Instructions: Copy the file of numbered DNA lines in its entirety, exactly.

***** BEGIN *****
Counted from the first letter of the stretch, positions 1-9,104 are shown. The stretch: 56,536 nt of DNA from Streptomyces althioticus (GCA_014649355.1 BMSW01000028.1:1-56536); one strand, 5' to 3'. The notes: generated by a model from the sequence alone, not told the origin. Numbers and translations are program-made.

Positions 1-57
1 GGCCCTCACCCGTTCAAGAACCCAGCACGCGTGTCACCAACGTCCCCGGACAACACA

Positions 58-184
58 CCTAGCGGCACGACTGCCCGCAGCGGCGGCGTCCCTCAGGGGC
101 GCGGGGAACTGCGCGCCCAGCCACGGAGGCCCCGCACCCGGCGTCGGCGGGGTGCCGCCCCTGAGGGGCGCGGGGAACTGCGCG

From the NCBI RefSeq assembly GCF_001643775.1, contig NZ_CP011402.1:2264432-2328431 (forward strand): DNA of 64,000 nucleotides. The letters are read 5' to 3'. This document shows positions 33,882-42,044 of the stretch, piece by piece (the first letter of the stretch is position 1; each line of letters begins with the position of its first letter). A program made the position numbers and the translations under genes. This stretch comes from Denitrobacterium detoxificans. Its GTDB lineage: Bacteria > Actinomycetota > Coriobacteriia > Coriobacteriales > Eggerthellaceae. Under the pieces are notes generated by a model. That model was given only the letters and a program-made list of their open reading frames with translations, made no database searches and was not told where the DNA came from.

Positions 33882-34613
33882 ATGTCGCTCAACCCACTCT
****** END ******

Counted from the first letter of the stretch, positions 1-9,104 are shown. The stretch: 56,536 nt of DNA from Streptomyces althioticus (GCA_014649355.1 BMSW01000028.1:1-56536); one strand, 5' to 3'. The notes: generated by a model from the sequence alone, not told the origin. Numbers and translations are program-made.

Positions 1-57
1 GGCCCTCACCCGTTCAAGAACCCAGCACGCGTGTCACCAACGTCCCCGGACAACACA

Positions 58-184
58 CCTAGCGGCACGACTGCCCGCAGCGGCGGCGTCCCTCAGGGGC
101 GCGGGGAACTGCGCGCCCAGCCACGGAGGCCCCGCACCCGGCGTCGGCGGGGTGCCGCCCCTGAGGGGCGCGGGGAACTGCGCG

From the NCBI RefSeq assembly GCF_001643775.1, contig NZ_CP011402.1:2264432-2328431 (forward strand): DNA of 64,000 nucleotides. The letters are read 5' to 3'. This document shows positions 33,882-42,044 of the stretch, piece by piece (the first letter of the stretch is position 1; each line of letters begins with the position of its first letter). A program made the position numbers and the translations under genes. This stretch comes from Denitrobacterium detoxificans. Its GTDB lineage: Bacteria > Actinomycetota > Coriobacteriia > Coriobacteriales > Eggerthellaceae. Under the pieces are notes generated by a model. That model was given only the letters and a program-made list of their open reading frames with translations, made no database searches and was not told where the DNA came from.

Positions 33882-34613
33882 ATGTCGCTCAACCCACTCT